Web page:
“Oh, yeah, there’s a lot of mixing and matching – but right now, the Suhr Lumberjack [Thornley's Classic T signature] gets used a lot. It has a unique voice and reacts differently with my amps than most of my other guitars. It’s getting a lot of playing time across many different applications and in different tunings, and it did a lot of heavy lifting on the new songs.

“But there were some usual suspects paired along with that as far as amps, like the Matchless DC30, which creates a great canvas for clean sounds. And then I have my smaller amp setup, which has my Fender Pro Junior; I like to pair that with a Suhr Andre Nieri. Those glue the heavier sounds together, and they fit together well. And I’ve got a Suhr PT100 and an OD-100, which have been in my library for the hot-rodded Marshall sounds.”

What does your signal chain look like these days, and what sorts of pedals tend to catch your eye?

“Honestly, so many ‘latest’ and ‘greatest’ pedals are coming out every week that I had to get off the train. It felt like most of those pedals were all trying to do things that had already been done, you know? So, if I want a phaser, I’ll go with an EHX Small Stone or an MXR Phase 90. And if I want a Tube Screamer-type sound, I’m gonna go with an Ibanez Tube Screamer.

“There’s one pedal that Brian got me for my birthday one year, the Prescription Electronics Experience pedal, that’s been on every record since. I’ve had it for like 25 years, and it still gets used all the time. That, along with the Suhr Discovery Analog Delay, are big ones for me.

“But if I want a heavier sound, like I was saying, I’ll put a Tube Screamer out front, turn the gain down, and just sort of goose the output up a bit to where I’m hitting the amp harder, but it tucks the low-end and tightens things up.”

I like to use a lot of different shades of the same color… that’s what I love about Suhr guitars – I can get three or four sounds out of the same guitar within one song

Are there any subtle nuances within your playing that are important but that the average listener might not pick up on?

“I don’t really know because I’ve never made a record the way a different player might make a record, you know? I don’t know how other people do it. But, for instance, with Chris now in the band, the choice of pickups I use for different parts of the song, both live and in the studio, has changed. I’ve always felt that being more dynamic with my pickup choices was important.”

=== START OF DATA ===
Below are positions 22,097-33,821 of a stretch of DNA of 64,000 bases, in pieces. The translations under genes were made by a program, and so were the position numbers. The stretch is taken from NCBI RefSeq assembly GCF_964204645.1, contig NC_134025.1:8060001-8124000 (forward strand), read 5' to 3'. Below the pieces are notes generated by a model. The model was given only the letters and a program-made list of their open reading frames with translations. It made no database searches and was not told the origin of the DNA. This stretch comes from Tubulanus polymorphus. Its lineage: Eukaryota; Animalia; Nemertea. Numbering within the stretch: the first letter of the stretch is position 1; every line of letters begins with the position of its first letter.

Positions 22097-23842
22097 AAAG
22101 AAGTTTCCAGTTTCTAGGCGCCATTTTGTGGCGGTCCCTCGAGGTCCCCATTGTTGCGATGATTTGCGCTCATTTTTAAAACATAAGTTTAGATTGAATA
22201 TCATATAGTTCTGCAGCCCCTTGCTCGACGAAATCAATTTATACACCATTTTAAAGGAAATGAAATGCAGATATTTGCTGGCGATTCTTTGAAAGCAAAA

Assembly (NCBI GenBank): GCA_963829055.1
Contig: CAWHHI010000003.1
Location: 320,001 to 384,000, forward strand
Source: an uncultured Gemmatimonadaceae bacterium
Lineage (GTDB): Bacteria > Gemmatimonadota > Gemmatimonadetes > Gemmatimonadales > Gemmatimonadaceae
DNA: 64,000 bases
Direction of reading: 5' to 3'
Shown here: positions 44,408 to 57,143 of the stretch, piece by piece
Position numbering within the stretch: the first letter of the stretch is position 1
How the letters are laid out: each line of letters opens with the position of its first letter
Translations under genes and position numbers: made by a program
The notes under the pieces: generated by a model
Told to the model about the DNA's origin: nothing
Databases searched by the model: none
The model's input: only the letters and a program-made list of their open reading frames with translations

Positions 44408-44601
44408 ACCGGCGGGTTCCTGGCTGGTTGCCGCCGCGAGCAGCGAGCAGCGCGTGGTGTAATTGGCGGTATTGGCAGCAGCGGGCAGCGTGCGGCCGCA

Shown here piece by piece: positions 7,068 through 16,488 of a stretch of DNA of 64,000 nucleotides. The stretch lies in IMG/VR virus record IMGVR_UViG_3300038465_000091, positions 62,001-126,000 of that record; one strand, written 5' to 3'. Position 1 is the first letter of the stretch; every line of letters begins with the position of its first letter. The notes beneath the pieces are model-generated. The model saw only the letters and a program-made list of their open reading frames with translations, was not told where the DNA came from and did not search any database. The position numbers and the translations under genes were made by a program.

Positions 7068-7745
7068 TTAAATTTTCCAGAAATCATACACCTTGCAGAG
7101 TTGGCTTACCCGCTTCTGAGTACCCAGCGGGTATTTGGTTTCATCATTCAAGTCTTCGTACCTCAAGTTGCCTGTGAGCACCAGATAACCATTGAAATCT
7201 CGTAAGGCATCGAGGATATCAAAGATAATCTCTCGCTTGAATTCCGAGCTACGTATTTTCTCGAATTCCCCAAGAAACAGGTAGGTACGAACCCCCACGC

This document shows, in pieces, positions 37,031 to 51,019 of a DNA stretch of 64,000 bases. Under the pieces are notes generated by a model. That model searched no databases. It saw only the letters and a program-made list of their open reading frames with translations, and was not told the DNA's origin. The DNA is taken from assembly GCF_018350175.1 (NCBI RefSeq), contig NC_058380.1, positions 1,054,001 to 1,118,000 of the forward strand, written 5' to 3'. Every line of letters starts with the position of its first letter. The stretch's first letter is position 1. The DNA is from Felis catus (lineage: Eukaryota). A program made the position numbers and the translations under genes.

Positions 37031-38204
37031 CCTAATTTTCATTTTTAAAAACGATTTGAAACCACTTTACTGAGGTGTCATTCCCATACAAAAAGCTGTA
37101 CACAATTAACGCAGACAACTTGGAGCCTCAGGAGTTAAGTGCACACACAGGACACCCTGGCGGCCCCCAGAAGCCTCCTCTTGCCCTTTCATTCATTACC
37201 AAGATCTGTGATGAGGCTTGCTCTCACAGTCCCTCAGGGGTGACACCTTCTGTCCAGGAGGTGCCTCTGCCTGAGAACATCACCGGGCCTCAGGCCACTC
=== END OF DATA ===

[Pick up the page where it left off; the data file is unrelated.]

And what goes into those choices?

“Some pickup choices have a way of reinforcing the vocal, but others might take over the vocal. Looking at it that way, there’s rarely a song where I stay on one pickup the whole time. If Big Wreck were more like AC/DC, that would work.

“But with me, I like to use a lot of different shades of the same color throughout a song. And that’s what I love about Suhr guitars – I can get three or four sounds out of the same guitar within the context of one song.”

Avoiding redundancy seems to come naturally to you. 

“It does. And that’s because learning new things keeps me inspired. I’m still learning so much every day. I still want to write the perfect song. I’m still hungry. I’m still searching for all those things. And I’m still really inspired by the music we’re making. Like I said before, when I have an idea, I’ll chase it, which will spark other interests I want to pursue.”

The amount of exciting tech must be inspiring to a gearhead such as yourself, too.

“Oh, for sure. I love that the technology available these days allows me to have an intact song, with a chorus and everything, within a couple of hours. I can have a rough roadmap of a song quickly and even have the guitar parts doubled.

Within a couple of hours I can have a rough roadmap of a song… and even have the guitar parts doubled

“All that keeps me inspired, and it helps keep me on track when I’ve got ideas coming to me – it quickly lets me know if I’m barking up the wrong tree. There’s been many times I’ve spent putting a piece of music together, only to say, ‘This is awful,’ and scrap the whole thing. But that’s just part of the pursuit of inspiration.”

Some guitar players lose the fire to pick up their instruments each day. I take it that’s not the case for you.

“Not a day goes by that I don’t want to. And if I don’t, I notice it. I was recently reminded of a Django Reinhardt quote that goes like, ‘After one day without playing, I can hear the difference. After two days without playing, my bandmates can hear the difference. And after three days without playing, everybody can hear the difference.’

“And that rings true for me, so I like to stay loose and keep a guitar in my hands as much as possible.”

  • Big Wreck’s 7 was released as a complete album on August 29. They launched an EP titled Pages on November 24. A vinyl edition of 7 arrives in February and it’s available for preorder now.

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Andrew Daly

Andrew Daly is an iced-coffee-addicted, oddball Telecaster-playing, alfredo pasta-loving journalist from Long Island, NY, who, in addition to being a contributing writer for Guitar World, scribes for Rock Candy, Bass Player, Total Guitar, and Classic Rock History. Andrew has interviewed favorites like Ace Frehley, Johnny Marr, Vito Bratta, Bruce Kulick, Joe Perry, Brad Whitford, Rich Robinson, and Paul Stanley, while his all-time favorite (rhythm player), Keith Richards, continues to elude him.